April 2017

The Local Church and Missions

In recent decades, leaders of world-outreaches throughout the United States have reevaluated the way they ‘do’ missions. Amid discussion and a great amount of prayer a biblical organizing principle became visible again. In regard to missionary support, many denominations and independent ministerial fellowships have returned to a scriptural base and have dispensed with “official” procedures of selecting and appointing missionaries. The reason for the change should not go without notice. The action removes the burden of ever-increasing budgetary concerns. In addition, several Spirit-filled organizations presently want to avoid being placed in the position of informing eager persons that they are not qualified or suitable candidates for missionary service, when in fact these individuals believe they are called by God to go, who may very well be of great use to God in his Kingdom.

The obvious antidote to the development of a pompous attitude within a missionary selection committee is to nurture an atmosphere in which pastoral officers can cultivate and equip ministries under their care. The local church is the most practical place for training and for sending forth missionaries into the world. This template is the one Bible readers will find in scripture (see Acts 13:1-4). The role a perceptive pastor plays in identifying gifted persons in his or her congregation, who then labors on their behalf to secure their funding as they venture to the uttermost parts of the earth, should not be underemphasized.

Let us not forget that the word “go” comprises 2/3rds of the word “GOD”. Going is fundamental to being godly. Yet there needs to be a place from which a missionary-evangelist is sent. Antioch and Jerusalem are representative types. From those two cities/villages multitudes in nearby and far-away districts learned powerful principles of the Gospel as believers were scattered because of persecution and through their desires to fulfill The Great Commission. Similarly local churches today form the bases of operations for contemporary outreaches.

What then is the role of WMF missions? Understandably, all local churches do not make missions a priority and all are not suited to widening the horizons of some of their parishioners. So our role first and foremost is to facilitate some of the work in which our members would like to engage and to support projects already underway. Helping individuals who perceive that they have a call on their life to prepare to do the work of the ministry is of utmost importance. Much can be done through simple discipleship, by means of one-on-one contact. Undesignated funds given to the office are monetary tools for reinforcing the vision of the Director of International Missions, whose desire is to bless ministers who occasionally go abroad to fields of service and to strengthen those workers (native and non-native) now residing in the field.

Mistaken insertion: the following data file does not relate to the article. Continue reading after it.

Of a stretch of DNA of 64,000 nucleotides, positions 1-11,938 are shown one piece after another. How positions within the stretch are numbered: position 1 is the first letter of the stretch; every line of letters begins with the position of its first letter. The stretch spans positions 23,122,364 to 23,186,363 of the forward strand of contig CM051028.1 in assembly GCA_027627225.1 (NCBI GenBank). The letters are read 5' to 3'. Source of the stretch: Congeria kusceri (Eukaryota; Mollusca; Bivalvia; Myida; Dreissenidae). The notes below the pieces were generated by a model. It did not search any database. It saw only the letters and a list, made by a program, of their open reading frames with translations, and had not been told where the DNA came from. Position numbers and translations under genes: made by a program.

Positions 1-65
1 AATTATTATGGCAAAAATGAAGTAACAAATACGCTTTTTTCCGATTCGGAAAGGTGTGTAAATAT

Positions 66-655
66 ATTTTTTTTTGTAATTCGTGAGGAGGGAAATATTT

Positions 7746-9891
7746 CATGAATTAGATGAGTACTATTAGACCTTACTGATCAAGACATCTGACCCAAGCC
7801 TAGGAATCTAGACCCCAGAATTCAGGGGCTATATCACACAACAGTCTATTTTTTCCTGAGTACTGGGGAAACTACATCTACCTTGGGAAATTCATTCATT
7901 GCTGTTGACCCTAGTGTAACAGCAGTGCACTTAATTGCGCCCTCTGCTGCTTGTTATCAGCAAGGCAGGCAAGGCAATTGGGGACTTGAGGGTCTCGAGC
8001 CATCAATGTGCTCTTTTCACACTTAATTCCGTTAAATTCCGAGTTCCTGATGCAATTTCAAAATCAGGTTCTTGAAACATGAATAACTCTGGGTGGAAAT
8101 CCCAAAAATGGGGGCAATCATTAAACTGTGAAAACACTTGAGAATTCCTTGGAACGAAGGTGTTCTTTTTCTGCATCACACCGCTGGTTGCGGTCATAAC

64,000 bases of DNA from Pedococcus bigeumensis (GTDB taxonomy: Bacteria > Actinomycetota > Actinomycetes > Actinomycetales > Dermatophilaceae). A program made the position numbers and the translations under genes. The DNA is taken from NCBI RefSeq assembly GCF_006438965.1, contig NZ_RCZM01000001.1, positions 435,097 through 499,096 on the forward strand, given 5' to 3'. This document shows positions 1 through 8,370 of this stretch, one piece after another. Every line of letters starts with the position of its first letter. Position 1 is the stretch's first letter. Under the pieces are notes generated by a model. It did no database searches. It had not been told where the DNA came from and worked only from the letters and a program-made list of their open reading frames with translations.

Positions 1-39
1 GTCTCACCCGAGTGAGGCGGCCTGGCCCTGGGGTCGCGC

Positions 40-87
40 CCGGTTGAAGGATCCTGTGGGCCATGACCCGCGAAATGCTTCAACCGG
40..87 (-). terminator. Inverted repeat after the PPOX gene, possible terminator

Numerous ministries are linked to World Ministry Fellowship. Across the earth the power of the Gospel is faithfully preached by our people. The newsletters and testimonies which find their way into my inbox each month are encouraging. Sinners are surrendering to Jesus, supernatural healings manifest across the nation and around the world, and the craving new believers have to be filled with the Holy Ghost is heartening. God is on the move! The Executive Board and the personnel directing the main office covet your prayers. Over the next 60 days a review of our current fiscal support system for missionaries and evangelists will be conducted. The desire is to update the manner in which ministries are especially selected for short and for long-term support.

Meanwhile, this month too includes five Sundays, and we pray that the Lord would touch your hearts to remember WMF missions in your 5th Sunday missions’ offerings. The harvest before us is great; but the work is ongoing. Recently I preached a Missions and Prophecy conference on the Nebraska/South Dakota border in which the glory of the Lord fell in a Saturday night service. Hungry hearts, tear-filled eyes and contrition burst forth once again like rays of sunlight at daybreak. Such are a few characteristics in a meeting where Christ comes and lays his nail-scarred hands on broken spirits and mends them one by one. Folks, it’s a great day to be alive, if you are alive. Be encouraged, things are looking up, and may God bless all of you, our WMF ministers, and cause his face to smile upon all your endeavors!

Darrell Sutton - International Missions Director

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